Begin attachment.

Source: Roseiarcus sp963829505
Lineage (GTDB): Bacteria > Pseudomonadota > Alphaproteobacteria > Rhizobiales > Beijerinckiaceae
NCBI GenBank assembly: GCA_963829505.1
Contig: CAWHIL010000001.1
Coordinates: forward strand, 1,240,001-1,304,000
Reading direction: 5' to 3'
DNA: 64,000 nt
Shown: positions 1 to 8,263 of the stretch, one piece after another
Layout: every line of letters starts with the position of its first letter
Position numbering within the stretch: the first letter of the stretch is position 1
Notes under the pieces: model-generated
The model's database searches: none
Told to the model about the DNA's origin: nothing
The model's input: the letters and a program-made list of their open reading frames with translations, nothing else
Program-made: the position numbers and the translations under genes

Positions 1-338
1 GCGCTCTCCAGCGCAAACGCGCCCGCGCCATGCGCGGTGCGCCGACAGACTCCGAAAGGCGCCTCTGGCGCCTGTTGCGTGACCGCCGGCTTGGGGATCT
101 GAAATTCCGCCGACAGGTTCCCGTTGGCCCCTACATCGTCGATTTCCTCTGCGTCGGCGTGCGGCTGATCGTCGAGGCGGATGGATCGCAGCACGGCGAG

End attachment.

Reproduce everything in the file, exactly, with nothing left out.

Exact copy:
Source: Roseiarcus sp963829505
Lineage (GTDB): Bacteria > Pseudomonadota > Alphaproteobacteria > Rhizobiales > Beijerinckiaceae
NCBI GenBank assembly: GCA_963829505.1
Contig: CAWHIL010000001.1
Coordinates: forward strand, 1,240,001-1,304,000
Reading direction: 5' to 3'
DNA: 64,000 nt
Shown: positions 1 to 8,263 of the stretch, one piece after another
Layout: every line of letters starts with the position of its first letter
Position numbering within the stretch: the first letter of the stretch is position 1
Notes under the pieces: model-generated
The model's database searches: none
Told to the model about the DNA's origin: nothing
The model's input: the letters and a program-made list of their open reading frames with translations, nothing else
Program-made: the position numbers and the translations under genes

Positions 1-338
1 GCGCTCTCCAGCGCAAACGCGCCCGCGCCATGCGCGGTGCGCCGACAGACTCCGAAAGGCGCCTCTGGCGCCTGTTGCGTGACCGCCGGCTTGGGGATCT
101 GAAATTCCGCCGACAGGTTCCCGTTGGCCCCTACATCGTCGATTTCCTCTGCGTCGGCGTGCGGCTGATCGTCGAGGCGGATGGATCGCAGCACGGCGAG